Dave and I are trying to decide if we should stay for the night. We’re pulling over. I have no idea what the little grocery store/bar/restaurant/ice-cream-shop is called. Great Basin National Park, home of the Bristlecone Pine (the world’s oldest tree), is the least visited national park for a few simple reasons. It is on the western middle-of-the-desert-middle-of-nowhere border between Utah and Nevada. Great Basin is hard to get to, is not on any major highways or byways, and is not at all close to anything else. Years ago since learning she was there (yes, Great Basin is a she), I have always felt a kinship to this stunning and forgotten place. We drove through Great Basin in our camper van many years ago. Eli was a baby and the night we camped was stark, cold and I was convinced that the only other camper chose to camp right next to us because he was a serial killer. If I closed my eyes, even for the split-est of seconds, he would most certainly get us. I asked Dave to lock everything up and sleep on the bottom section that night. My guess all these years later and maybe because the boys are old enough to protect me, is he simply did not want to feel so alone. Because the Bristlecone-Pine area was closed for the winter when we were here before, Dave has always wanted to come back.

Stopped on the side of the road, we were in Baker, NV, which is a “blink once” and you’ll miss it little town. We drove to the other side of the street, parked, walked up the stairs, into the restaurant and agreed that the boys could have ice cream shakes. Our tall waiter, with blue jeans he wore just a few inches above his waist and the only waiter, by the way, directed us to take a menu and a seat. Here we sat in this eccentrically delightful restaurant colored in bright reds, yellows, and filled to the brim with art, framed, crazy sculptures hanging above us, displayed in the bathroom, and all with affixed price tags.

The restaurant is the size of a Starbucks bathroom and oddly enough they were using various Starbucks flavored syrups for the Italian Sodas. We looked over the menu while Eli looked around. “Hey Mom, our waiter looks just like Bill Nye the Science Guy,” Eli said and we all agreed.

Outside the restaurant in Baker, NV

There was no caramel for the shakes, and then our waiter kindly suggested,
“I like it when he mixes flavors.” “Do you think we can mix ours’?” the boys both asked him. “I’m sure you can,” he said in the mellow warn-out voice of an outgrown hippie, who may or may not have moved to tiny and remote Baker, NV to follow his dreams.

Dave decided on an enormous ice cream with homemade cookie sandwich.
Me, well, I had some green tea. I was cold.

Inside the Baker, NV restaurant

Our day began in Tonopah, NV. Have you ever been in sweet travel slumber only to be assaulted by the unfamiliar repetitive beeps of an obnoxious hotel alarm clock? Happened to us. I swear it was 5:30 a.m. Dave, who was wearing his watch, assures me it was 6:00 a.m. I was the closest to those piercing beeps. Unable to ignore them I started swatting at the nightstand. Imagine my arm completely outstretched hitting fervently into the darkness. That’s what I did. Later on the kids even said while pointing at that mean hotel clock, “Mom, what did you do to that alarm clock?” Thankfully the sleep-induced damage was nothing and I was able to set the clock upright and snap the iPod dock thingy back in. Yay!

Exactly nine minutes later I heard it again. Beep. Beep. Beep. “Damn it! I only hit snooze.” Swatting at it again I could not make that ugly and unfamiliar sound stop. Pleading, I asked, “Dave, please. I cannot see. Please read the buttons and make it stop!” I may have handed him the alarm clock. I honestly do not know. Dave fixed it and we fell asleep that is until I heard the familiar sounds of my own alarm. I allowed myself two snoozes. And after yesterday’s falling-down-the-rabbit-hole day, I wanted us up and out the door.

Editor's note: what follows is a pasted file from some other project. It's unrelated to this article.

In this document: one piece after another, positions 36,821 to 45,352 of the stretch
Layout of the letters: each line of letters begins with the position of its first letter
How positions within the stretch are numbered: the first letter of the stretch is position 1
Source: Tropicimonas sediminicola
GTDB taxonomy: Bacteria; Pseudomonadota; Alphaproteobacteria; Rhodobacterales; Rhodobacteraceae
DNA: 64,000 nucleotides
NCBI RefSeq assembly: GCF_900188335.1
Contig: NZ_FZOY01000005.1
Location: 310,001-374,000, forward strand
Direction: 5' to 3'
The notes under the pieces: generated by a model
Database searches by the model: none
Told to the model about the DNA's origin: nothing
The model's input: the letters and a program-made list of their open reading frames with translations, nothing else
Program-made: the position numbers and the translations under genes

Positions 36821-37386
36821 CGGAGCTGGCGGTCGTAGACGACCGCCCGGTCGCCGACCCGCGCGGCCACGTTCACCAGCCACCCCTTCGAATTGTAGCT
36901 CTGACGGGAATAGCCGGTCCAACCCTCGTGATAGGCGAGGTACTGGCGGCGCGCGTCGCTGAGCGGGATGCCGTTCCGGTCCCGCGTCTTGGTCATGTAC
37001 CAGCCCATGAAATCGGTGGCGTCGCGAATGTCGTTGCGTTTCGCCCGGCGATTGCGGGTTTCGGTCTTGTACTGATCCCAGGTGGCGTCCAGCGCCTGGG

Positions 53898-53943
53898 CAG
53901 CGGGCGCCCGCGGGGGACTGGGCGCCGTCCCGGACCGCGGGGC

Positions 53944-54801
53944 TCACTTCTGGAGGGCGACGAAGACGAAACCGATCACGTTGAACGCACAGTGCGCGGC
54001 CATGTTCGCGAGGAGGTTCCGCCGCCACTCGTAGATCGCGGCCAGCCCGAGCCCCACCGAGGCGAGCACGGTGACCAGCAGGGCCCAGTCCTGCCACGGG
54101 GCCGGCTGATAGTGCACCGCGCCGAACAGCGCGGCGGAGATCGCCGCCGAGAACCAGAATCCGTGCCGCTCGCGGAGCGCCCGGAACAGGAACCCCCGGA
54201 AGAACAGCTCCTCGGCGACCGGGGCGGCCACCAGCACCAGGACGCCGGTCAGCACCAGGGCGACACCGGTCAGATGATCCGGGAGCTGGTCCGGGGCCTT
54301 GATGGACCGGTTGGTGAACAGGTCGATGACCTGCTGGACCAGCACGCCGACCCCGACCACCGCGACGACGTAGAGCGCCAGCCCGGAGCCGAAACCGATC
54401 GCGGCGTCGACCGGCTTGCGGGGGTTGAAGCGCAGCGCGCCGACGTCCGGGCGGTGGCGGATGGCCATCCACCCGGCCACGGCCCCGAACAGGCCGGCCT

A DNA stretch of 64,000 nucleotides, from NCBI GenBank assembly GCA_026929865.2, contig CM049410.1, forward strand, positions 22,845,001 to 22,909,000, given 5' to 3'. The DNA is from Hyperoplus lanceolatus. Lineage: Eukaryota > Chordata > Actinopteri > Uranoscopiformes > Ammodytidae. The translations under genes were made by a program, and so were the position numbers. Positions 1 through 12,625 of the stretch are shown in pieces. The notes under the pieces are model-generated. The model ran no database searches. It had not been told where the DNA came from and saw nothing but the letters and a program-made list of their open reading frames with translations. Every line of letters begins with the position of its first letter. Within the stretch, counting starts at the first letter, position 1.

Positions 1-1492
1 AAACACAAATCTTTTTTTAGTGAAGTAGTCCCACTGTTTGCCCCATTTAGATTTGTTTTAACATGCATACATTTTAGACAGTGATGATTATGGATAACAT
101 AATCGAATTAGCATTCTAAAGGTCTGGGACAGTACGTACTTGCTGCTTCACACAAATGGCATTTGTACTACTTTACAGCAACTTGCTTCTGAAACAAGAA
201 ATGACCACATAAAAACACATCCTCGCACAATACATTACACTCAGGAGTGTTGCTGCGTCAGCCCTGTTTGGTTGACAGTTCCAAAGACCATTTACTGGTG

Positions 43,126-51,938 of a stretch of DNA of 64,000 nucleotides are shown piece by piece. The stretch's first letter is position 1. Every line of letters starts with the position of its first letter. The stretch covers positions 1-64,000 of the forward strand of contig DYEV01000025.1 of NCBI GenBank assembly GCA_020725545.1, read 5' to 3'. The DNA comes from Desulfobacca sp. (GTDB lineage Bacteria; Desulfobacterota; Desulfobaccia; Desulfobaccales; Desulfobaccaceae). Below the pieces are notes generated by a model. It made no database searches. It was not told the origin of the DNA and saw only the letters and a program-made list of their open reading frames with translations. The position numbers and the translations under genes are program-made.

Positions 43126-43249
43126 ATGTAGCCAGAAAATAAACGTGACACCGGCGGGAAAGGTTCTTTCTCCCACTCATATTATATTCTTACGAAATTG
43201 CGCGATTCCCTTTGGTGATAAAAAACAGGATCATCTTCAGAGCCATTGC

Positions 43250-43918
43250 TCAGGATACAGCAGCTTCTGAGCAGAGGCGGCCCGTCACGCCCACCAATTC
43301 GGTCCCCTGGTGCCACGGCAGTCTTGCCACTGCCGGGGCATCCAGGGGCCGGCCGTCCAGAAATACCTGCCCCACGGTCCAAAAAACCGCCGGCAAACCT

We stopped at Giggles, yes, of course the gas station. Gas was down to $4.19 a gallon. We filled up, and were on our way.

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6 thoughts on “Great Basin National Park from both sides…

  1. Ah yeah, the famously fun Mormon name dropping game. “Did you know Leonard Nimroy once took the missionary discussions!?” Honestly, I have no idea if he ever did, and more importantly, I couldn’t care less 🙂

    Such a funny little aspect of Mormon culture. I’d love to hear if southern baptists, Jews, Heavens Gate, Branch Davidians, Catholics, Jehovah’s Witnesses and other sects had their own version of the game?

    And I totally love the Great Basin NP!!

  2. The name-game must be a Utah Mormon thing. I haven’t encountered it much elsewhere. The one published Mormon author (or anything to do with creative endeavors) I know on a friendly basis (meaning he and my husband talk on the phone every so often) isn’t well-known enough for anyone else to know who he is. So I would be totally sucky at this game. Maybe that’s why no one plays it with me.

    I love all the traveling pictures! I love eateries like the one you described. Those rare times I travel for leisure, I look for those places. In the town of Bird Island, I had THE BEST chicken dumpling soup at a little aluminum sided, grungy diner. I overheard the owner comment to his wait staff (one girl about 18 years old) that he might have to bite the bullet and accept credit cards pretty soon. “They’re getting to be common” he said. I chuckled to myself and left a larger-than-usual tip.

  3. Our version of this game entails figuring out how we’re related based on which polygamist ancestor’s offspring we’re descended from. My parents are distantly related due to this phenomenon, which might explain a lot about me *grin*

    Other than my sister briefly dating an Osmond, I can’t claim any famous LDS relations or Bacon-type degrees, though my parents will wow you with which of their ancestors is more historically famous eg: who came over on the Mayflower, and who said the prayer at the famous first Thanksgiving, etc. They get into arguments based on whose lineage is cooler, it’s hysterical.

  4. Jessica,

    You are totally cracking me up. I love that you try to see what polygamist leader you are related to. Much better than knowing someone famous. I love that your parents argue over it too!